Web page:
The user interface is quite complex, and a read of the manual and a play is definitely required before using it for the first time! However, the user interface covers most requirements that a light painter requires. A major omission is lack of momentary functionality on medium and high modes – this is available on the Nitecore P10GT and MT22C, Thorfire TK15S, Thrunite TC12v2, and Wowtac A1S. This functionality would have made this light more useful for light drawing in various light conditions. It is also a little bit fiddly to exit single frequency strobe back to turbo on the fly (you need to hold, release, then click again). Due to the wide head and location of the side switch, the side switch is easily accessible when using the Light Painting Brushes Universal Connector, which is a bonus, and I assume that would be the same with other connectors.
The Klarus TRS1 remote tail switch (optional extra) allows for extra flexibility in control as it can be placed on the outside of light painting connectors. This is very useful for changing between modes on the fly during light painting scenes. The TRS1 can also be used on some other Klarus lights such as the XT11GT and XT2CR.
Beam and Runtime
The Klarus FX10 uses a Cree XP-L HI V3 LED. This LED is located below a TIR lens with no reflector. These optics look similar to many Ledlenser, Coast, and Walther Pro zoom lights. The advantage of using a TIR lens, compared to aspherical lenses found on cheaper zoom lights is that less light is lost within the head when at the zoom end.
At the flood end, the beam is very wide and even, quite possibly the best flood beam I’ve seen on any zoom flashlight. At the zoom/throw end, there is a very intense hotspot at 22,500cd, but unusually for a zoom light, there is still quite a significant spill beam. There are advantages and disadvantages of still having a spill beam at the zoom end. Advantages are that it is better for illuminating light painting tools, and allows for some illumination of your next step when walking at night. The disadvantage is when using it for object illumination purposes, as you have a less defined beam. The zoom allows the Fx10 to be used with a wide range of light painting tools. I found the best illumination of light swords and lightflutes was slightly back from full zoom. The best illumination for light blades was about 3/4 the way towards the flood end. The best illumination for fibre optics was at the flood end.
The beam tint is cool white with a hint of yellow, more so nearer to the edge of the beam – Klarus always do a good job of selecting good LED tints. There is minimal tint shift at full zoom, and only a very narrow yellow corona at flood.
The output levels are turbo (1000 lumens), high (350 lumens), medium (100 lumens), and low (10 lumens). My testing was within 10% of these figures at 30 seconds. No moonlight mode is an omission. Strobe mode uses 1000 lumens. The Intelligent Temperature Protection System controls the output on turbo mode based on heat. It took 5 minutes until the light started stepping down output. This is much better than the 1000 lumen Ledlenser MT10, which steps-down after just 30 seconds. After 5 minutes, the FX10 then varies output between 65 to 85% based on the light’s temperature.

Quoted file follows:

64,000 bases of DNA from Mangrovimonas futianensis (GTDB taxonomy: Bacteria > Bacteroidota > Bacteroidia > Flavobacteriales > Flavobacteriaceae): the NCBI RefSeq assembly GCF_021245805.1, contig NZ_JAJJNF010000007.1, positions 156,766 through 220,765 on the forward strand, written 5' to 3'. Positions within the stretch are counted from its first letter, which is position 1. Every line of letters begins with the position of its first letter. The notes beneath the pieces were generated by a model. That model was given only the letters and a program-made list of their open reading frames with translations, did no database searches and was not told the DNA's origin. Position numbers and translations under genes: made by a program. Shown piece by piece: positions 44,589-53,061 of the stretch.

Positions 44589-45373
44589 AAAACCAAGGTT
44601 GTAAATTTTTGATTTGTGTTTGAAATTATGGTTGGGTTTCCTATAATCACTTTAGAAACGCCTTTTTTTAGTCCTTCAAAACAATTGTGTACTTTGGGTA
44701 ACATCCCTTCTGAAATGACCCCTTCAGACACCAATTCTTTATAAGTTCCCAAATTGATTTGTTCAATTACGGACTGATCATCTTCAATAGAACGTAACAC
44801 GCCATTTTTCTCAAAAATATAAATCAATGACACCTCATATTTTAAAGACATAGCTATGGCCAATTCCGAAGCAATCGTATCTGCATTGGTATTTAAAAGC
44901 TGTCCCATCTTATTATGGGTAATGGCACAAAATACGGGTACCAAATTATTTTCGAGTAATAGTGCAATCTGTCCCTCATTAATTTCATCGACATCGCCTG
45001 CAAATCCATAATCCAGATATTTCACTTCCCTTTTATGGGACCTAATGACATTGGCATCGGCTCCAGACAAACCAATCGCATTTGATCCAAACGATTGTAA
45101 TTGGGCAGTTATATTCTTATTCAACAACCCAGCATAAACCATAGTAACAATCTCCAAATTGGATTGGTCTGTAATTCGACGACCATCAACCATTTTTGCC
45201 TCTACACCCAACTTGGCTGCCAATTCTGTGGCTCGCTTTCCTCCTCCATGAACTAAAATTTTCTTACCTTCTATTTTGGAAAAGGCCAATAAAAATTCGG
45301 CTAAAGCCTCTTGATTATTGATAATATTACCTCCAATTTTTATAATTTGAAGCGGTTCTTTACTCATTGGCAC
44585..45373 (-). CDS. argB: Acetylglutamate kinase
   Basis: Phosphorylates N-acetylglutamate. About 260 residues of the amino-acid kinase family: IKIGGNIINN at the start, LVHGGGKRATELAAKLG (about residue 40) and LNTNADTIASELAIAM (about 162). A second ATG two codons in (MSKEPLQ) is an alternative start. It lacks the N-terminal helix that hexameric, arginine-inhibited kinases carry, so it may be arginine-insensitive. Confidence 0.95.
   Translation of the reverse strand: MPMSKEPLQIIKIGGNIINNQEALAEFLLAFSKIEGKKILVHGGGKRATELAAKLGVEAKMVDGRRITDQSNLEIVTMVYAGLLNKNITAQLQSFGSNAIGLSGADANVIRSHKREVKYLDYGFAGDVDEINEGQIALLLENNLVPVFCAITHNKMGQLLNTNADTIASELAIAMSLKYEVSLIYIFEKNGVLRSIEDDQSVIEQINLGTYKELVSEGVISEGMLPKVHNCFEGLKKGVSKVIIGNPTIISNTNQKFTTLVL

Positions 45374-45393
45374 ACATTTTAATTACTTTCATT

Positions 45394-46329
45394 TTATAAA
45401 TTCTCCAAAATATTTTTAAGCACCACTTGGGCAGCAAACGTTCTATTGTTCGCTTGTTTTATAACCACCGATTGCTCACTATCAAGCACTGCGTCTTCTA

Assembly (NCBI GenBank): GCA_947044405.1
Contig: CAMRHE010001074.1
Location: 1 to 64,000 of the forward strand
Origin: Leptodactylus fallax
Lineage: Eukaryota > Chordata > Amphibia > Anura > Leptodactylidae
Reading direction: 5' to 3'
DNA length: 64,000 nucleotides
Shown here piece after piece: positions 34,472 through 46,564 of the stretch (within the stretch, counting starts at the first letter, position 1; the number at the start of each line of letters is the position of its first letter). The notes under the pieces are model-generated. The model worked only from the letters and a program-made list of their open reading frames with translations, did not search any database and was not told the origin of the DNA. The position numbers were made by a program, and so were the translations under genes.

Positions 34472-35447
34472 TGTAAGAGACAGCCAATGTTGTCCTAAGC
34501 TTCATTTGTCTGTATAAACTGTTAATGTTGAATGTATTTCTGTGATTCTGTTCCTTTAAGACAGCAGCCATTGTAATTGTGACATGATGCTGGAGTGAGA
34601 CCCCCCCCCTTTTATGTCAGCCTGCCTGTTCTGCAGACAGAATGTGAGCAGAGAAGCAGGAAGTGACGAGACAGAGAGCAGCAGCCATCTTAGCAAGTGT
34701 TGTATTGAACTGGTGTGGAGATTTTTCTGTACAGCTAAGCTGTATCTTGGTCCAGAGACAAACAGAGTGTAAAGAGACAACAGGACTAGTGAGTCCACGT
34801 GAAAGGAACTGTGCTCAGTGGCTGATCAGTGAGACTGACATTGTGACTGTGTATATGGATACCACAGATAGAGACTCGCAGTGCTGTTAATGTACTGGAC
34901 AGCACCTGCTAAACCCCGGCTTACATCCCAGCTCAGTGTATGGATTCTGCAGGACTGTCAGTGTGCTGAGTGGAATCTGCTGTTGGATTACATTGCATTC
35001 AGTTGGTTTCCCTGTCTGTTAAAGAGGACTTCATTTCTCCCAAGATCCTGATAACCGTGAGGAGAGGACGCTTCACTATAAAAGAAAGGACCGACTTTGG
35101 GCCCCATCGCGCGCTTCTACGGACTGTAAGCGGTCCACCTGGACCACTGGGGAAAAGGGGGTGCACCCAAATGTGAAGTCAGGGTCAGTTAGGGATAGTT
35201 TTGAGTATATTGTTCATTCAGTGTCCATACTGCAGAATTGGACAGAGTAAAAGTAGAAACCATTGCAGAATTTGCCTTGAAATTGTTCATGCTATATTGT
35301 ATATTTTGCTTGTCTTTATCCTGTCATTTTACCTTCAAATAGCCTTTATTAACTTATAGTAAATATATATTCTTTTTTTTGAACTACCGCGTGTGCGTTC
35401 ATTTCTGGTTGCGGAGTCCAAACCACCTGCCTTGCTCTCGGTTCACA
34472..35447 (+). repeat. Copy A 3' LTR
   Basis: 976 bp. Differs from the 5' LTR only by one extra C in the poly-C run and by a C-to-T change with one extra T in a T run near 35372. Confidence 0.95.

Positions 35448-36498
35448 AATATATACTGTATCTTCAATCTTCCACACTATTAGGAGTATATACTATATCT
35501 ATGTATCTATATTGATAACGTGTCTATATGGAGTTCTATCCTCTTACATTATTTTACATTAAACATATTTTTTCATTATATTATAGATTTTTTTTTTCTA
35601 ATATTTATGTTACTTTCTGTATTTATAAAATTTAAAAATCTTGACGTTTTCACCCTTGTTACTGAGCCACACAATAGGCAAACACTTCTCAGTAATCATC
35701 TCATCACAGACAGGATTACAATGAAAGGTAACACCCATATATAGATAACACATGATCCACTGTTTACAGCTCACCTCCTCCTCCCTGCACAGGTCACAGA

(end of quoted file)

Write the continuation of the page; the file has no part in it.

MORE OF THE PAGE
Colour rendering is in the usual low 70s, good enough for most purposes. Pulse Width Modulation (PWM) was not detected in any mode.
Things I liked:
- Quick to zoom
- Zoom head does not accidentally move
- Excellent heat handling compared to most zoom lights
- Good output and peak beam intensity
- Very wide and even flood beam
- Compatible with Light Painting Brushes Universal Connector, Herramientas/Light Painting Paradise Cone, and LumenMan Connector
- Suitable for a wide range of light painting tools
- Side switch can be de-activated, and can works with remote pressure switch
- Included quality (but low capacity) 18650 battery and internal USB charging
- Battery charge indicator
- Better value for money than most 1000 lumen zoom lights
Things I didn’t like:
- Significant spill beam at zoom/throw end
- No moonlight mode
- No “Advanced Tactical Mode” from the Klarus XT11GT
- No momentary functionality on high and medium modes
- Not compatible with Liteblades KYO system
- Fiddly to avoid two frequency strobe
The Klarus FX10 is a well built zoom light, which due to the zoom optics can be used with a wide range of light painting tools. It is not so good for finely controlled illumination. A good zoom mechanism, flexible user interface, and internal USB charging make this light an attractive option. This is the best zoom flashlight I’ve tested. However, due to lack of momentary functionality on all modes, and two frequency strobe, I am still looking for the “perfect” zoom flashlight.